Minding the epistemic gap in covid-19 and beyondBMJ 2020; 369 doi: https://doi.org/10.1136/bmj.m2379 (Published 16 June 2020) Cite this as: BMJ 2020;369:m2379
- Sandy J Goldbeck-Wood, doctor and ordinand
- University of Tromsø, Health, Arts and Society Group; University of Cambridge, Westcott House College, Cambridge CB5 8BP, UK
It is heartening to see The BMJ publishing information based on lived experience of covid-19. Perspectives such as Boyes’s are vital in understanding its harms, along with other qualitative data.1
Boyes extends knowledge in two ways—flagging issues such as memory loss, sleep difficulties, and fear, which might prove generalisable as part of the clinical picture of covid-19, and offering lessons about the kind of clinical needs that get overlooked because they did not pre-exist in the minds of clinicians so were not part of predetermined clinical routines.
In busy clinical routines—and what could be busier than the current circumstances—procedures must be “porous” to patient thought and experience. Boyes illustrates the kind of epistemological gap2 that can arise when they are not: some of his most distressing symptoms simply found no place in clinical consultation.3
But if the costs of “closed” procedures are in part borne by patients, they are also in part borne by those striving to understand the illness. Fricker describes the “lose-lose” of epistemic injustice—a form of injustice that occurs when relevant testimony is excluded not on the basis of its importance but on who is presenting it, such as a patient rather than a professional.4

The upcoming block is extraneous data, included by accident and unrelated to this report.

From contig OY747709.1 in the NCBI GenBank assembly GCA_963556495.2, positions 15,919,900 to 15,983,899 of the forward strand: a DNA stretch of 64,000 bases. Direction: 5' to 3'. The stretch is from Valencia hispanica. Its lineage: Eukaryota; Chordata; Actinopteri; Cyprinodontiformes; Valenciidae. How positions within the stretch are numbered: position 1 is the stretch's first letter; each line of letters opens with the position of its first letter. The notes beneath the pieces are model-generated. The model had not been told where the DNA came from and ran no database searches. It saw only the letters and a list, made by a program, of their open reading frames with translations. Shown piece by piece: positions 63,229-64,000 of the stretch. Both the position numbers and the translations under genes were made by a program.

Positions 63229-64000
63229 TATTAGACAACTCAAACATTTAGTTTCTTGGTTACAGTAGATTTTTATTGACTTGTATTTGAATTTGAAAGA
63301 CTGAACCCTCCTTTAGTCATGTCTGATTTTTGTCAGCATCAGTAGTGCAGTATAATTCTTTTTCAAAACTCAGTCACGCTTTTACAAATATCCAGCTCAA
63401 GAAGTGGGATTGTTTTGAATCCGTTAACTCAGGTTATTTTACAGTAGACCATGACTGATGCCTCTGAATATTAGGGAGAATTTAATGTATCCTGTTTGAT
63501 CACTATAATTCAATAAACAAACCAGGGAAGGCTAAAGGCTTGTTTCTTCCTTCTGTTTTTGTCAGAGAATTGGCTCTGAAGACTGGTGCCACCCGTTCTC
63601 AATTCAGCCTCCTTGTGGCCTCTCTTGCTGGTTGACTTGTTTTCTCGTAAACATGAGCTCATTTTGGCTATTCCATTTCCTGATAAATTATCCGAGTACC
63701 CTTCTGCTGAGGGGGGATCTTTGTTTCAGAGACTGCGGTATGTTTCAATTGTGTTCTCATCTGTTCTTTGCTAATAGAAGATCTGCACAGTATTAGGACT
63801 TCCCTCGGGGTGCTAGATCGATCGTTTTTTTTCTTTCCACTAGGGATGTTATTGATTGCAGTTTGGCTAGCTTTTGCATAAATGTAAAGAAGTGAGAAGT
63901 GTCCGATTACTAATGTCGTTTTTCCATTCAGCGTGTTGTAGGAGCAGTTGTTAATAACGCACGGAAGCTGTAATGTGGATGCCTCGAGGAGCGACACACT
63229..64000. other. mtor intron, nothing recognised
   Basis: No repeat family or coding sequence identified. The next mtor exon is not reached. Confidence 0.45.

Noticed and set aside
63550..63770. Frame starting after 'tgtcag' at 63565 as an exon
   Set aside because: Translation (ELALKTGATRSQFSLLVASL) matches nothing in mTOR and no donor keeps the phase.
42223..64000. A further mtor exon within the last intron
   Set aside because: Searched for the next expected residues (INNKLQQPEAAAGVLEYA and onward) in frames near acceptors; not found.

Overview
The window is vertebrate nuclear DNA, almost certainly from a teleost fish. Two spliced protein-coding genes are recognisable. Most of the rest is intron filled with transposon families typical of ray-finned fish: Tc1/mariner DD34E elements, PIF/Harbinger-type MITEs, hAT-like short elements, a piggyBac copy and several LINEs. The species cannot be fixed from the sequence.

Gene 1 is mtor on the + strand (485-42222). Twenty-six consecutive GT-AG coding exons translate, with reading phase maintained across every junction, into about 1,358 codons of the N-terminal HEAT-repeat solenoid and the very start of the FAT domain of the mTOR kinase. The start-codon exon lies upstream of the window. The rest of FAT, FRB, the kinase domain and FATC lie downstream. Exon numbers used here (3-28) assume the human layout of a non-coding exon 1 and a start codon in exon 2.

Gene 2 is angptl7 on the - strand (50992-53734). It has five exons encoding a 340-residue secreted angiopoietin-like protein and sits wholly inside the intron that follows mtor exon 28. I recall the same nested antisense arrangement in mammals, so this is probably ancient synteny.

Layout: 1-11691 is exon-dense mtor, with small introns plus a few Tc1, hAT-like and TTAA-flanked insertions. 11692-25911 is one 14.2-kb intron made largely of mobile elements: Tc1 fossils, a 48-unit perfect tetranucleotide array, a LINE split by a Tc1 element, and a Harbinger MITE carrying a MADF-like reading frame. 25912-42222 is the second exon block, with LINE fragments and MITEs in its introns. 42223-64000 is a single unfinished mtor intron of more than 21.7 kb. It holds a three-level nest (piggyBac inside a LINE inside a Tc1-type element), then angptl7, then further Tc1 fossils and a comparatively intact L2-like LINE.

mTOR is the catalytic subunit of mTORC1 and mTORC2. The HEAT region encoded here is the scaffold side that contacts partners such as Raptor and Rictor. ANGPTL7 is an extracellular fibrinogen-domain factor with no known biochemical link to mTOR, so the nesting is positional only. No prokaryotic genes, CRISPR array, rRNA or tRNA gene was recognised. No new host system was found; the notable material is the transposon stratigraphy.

A grave example was the London Metropolitan Police’s failure to interview the key witness to the murder of Stephen Lawrence, because Duwayne Brooks was, being a young black man, considered an unreliable witness.5 Brooks was wronged, of course, but so was the whole British criminal justice system.
Qualitative data indicate that doctors are both skilful and polite in refusing to engage with patient questions that do not match their pre-existing knowledge and sense of competence.6 Although psychologically understandable, this is an ignorance trap. Maintaining porosity to new information seems essential, especially in the face of a new disease.
Competing interests: None declared.
Full response at: https://www.bmj.com/content/369/bmj.m1813/rr.